Bill Vaninetti talks about the truck routes to collect the milk:
Speech by Ray HONEYCHURCH, Secretary of the factory for 14 years, who was 95 years old when he spoke, very well, at the launch of "At Work - Macclesfield Cheese Factory, 1937-1975", by Lesley SCHACK.
Over the last few weeks I have been casting my memory back 73 years to 1944, the year that Jacobs Dairy Produce took over the Macclesfield cheese factory from the DAVIS family. I will give you a quick rundown on the events that followed without going into too much detail.
I clearly remember Mr. Ken DAVIS coming into Mr. HANSEN’s office with the plan of the Macclesfield factory and spreading it out on Mr. HANSEN’s desk and offering the factory for sale to Jacobs Dairy Produce Co. Ltd. Mr. HANSEN was very enthusiastic about it and wasted no time in putting the proposition to the Directors. They checked it out to see if it was as good as it looked – and it was, so the purchase went ahead. [Mr. HANSEN was Jacob’s Manager, Mt Barker].
Mr. Herb GALLASCH was appointed manager and as far as I can recall the transition went smoothly. Mr. HANSEN told me many years later that he told the directors, if they didn’t buy the factory, he would and he said he would have too, he wasn’t bluffing. The factory could have been Hansen’s Dairy produce Co!
By the 1950’s – 60’s the Macclesfield milk intake had increased considerably and the factory was extended to cope with the increase and it was producing 1000’s of tons of choice and 1st Grade cheddar cheese for export to Japan.
In the late 1960’s Herb was appointed a Director of the Company and I was appointed Secretary of the Company. Then came the crunch in the early 1970’s. The Australian dairy Produce Board advised us that we would have to upgrade our factories to the required standard to retain our export license.
I don’t know if the directors got an official quote for the upgrades but there was a figure of hundreds of thousands of dollars mentioned at the time. The directors considered this cost and
other factors and decided to sell out. If we didn’t have an export license we could never sell the 1000’s of tons of cheese locally.
After negotiations, Southern Farmers purchased the Company as from 1st Jan 1975. They only wanted the milk suppliers but you can’t buy and sell milk suppliers so they had to buy the Company and then sell off the factories.
Jacobs Dairy Produce continued as a Subsidiary of Southern Farmers and I continued as Secretary. Two directors Mr. Maurice PEARCE - Suppliers Director, and Mr. Glen RAPHAEL resigned immediately and were replaced on the Board by two Southern Farmers men. Mr HANSEN retired as Manager of the Mt Barker factory but continued as a Director.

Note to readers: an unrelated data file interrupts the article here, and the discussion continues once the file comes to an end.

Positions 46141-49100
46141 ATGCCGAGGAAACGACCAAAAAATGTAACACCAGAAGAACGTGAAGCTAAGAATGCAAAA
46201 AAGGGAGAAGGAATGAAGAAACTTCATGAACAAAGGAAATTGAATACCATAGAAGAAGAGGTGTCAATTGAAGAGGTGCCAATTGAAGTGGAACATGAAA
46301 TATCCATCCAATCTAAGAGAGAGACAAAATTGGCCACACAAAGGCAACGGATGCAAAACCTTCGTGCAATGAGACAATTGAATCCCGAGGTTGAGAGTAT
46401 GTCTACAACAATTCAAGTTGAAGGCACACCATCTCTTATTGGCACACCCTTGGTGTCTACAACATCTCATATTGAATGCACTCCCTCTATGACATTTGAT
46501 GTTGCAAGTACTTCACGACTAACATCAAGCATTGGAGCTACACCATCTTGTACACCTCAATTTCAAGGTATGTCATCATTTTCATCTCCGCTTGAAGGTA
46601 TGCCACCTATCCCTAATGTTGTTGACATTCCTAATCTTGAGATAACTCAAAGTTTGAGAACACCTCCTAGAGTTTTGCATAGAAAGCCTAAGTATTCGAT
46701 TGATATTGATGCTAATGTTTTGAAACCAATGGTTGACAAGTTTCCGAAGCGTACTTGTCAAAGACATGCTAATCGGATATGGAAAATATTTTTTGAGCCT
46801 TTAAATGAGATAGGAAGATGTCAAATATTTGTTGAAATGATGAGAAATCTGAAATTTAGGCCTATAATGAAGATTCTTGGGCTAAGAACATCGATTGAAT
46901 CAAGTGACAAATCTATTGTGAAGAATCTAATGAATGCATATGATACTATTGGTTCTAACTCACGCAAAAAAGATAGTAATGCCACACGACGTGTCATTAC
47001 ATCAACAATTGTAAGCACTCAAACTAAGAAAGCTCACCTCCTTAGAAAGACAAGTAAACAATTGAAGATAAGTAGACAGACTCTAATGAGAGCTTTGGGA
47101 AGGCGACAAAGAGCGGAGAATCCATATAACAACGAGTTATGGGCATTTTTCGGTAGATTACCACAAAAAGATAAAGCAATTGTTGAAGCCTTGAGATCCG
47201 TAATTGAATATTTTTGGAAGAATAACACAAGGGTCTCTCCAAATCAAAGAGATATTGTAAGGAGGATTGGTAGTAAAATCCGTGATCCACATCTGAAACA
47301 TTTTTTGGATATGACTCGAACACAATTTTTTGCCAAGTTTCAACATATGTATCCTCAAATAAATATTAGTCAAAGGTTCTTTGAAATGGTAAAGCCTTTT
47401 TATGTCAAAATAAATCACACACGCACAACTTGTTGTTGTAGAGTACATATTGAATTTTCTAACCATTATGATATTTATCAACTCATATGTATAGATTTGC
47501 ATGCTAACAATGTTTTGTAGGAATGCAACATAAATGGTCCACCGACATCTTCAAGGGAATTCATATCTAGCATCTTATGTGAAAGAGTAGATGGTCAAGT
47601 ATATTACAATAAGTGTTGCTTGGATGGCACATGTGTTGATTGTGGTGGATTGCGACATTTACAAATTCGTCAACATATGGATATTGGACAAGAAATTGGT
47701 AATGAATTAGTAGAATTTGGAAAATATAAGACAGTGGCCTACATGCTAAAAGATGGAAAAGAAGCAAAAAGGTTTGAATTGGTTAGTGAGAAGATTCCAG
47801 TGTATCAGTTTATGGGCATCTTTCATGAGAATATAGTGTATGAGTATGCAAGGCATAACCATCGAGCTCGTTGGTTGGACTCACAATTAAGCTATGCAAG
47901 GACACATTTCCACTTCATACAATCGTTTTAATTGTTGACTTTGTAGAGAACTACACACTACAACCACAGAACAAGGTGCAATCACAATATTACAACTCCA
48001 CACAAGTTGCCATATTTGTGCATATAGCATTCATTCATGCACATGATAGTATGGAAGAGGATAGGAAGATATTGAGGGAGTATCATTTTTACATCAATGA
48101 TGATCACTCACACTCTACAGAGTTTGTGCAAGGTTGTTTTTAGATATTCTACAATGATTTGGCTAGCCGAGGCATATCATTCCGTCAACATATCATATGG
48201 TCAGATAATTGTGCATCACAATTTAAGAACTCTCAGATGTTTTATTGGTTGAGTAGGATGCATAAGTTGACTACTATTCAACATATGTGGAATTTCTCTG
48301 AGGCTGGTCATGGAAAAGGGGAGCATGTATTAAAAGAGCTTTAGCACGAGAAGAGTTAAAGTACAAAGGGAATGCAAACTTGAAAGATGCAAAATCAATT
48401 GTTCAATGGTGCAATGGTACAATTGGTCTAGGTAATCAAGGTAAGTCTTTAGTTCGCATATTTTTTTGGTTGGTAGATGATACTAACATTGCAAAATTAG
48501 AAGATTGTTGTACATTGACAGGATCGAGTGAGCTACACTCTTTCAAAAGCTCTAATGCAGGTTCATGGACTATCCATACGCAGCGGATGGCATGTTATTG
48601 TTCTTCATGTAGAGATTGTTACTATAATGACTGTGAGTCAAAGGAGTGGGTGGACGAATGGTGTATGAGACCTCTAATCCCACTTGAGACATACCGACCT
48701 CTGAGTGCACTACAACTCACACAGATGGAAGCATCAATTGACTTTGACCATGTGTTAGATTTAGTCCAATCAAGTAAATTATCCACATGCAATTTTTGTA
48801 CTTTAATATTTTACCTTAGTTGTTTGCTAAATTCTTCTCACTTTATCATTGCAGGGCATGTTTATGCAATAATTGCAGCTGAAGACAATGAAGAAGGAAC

Later at a Board meeting Herb GALLASCH handed a letter to the Chairman saying, ’Now I’ll drop a bombshell’. The Chairman read the letter and handed it to me to read out to the directors. In it Herb announced his resignation as Manager of the Macclesfield factory and also his resignation as a director of Jacobs Dairy produce Co. Ltd. Herb was replaced on the Board by another Southern Farmers man.
Then Bob JACOBS and Mr. HANSEN resigned as directors in Jan. 1977 and were replaced on the Board by another Southern Farmers man. The Board then consisted of all Southern Farmers men and no more Jacobs board meetings were held after that.
The Macclesfield factory was closed down first and the milk was directed to Murray Bridge or Mile End for processing. Mount Barker followed later and I was transferred to their Mile End office where I became Assistant to the Commercial Manager as well as Secretary of Jacobs Dairy Produce.
I travelled up and down for six years in peak hour traffic both ways. There were no Heysen tunnels in those days and only one lane each way. It was a nightmare trip coming home through the hills at night time in the winter months with the drizzling rain, fog, semitrailers and dazzling lights of on-coming traffic. I retired in 1983.
Mount Barker factory finally closed in 1985. The Company was first registered with the Registrar of Companies on the 1st March, 1935 and deregistered in 1985, so it had operated for 50 years. I was with them for 46 of those years.
I am the last of the Jacobs Dairy Produce executive officers left from when Southern Farmers took over in 1975. All the Directors and factory managers have passed on.
I am now 95 so this feels like my ‘swan song’ today. Jacobs Dairy Produce Co. ltd. is no more and the name is almost forgotten in Mount Barker. Not so in Macclesfield. We are fortunate that Lesley SCHACK has researched and written the story of the Macclesfield Cheese Factory from A to Z and I hope this book receives all the support that it deserves.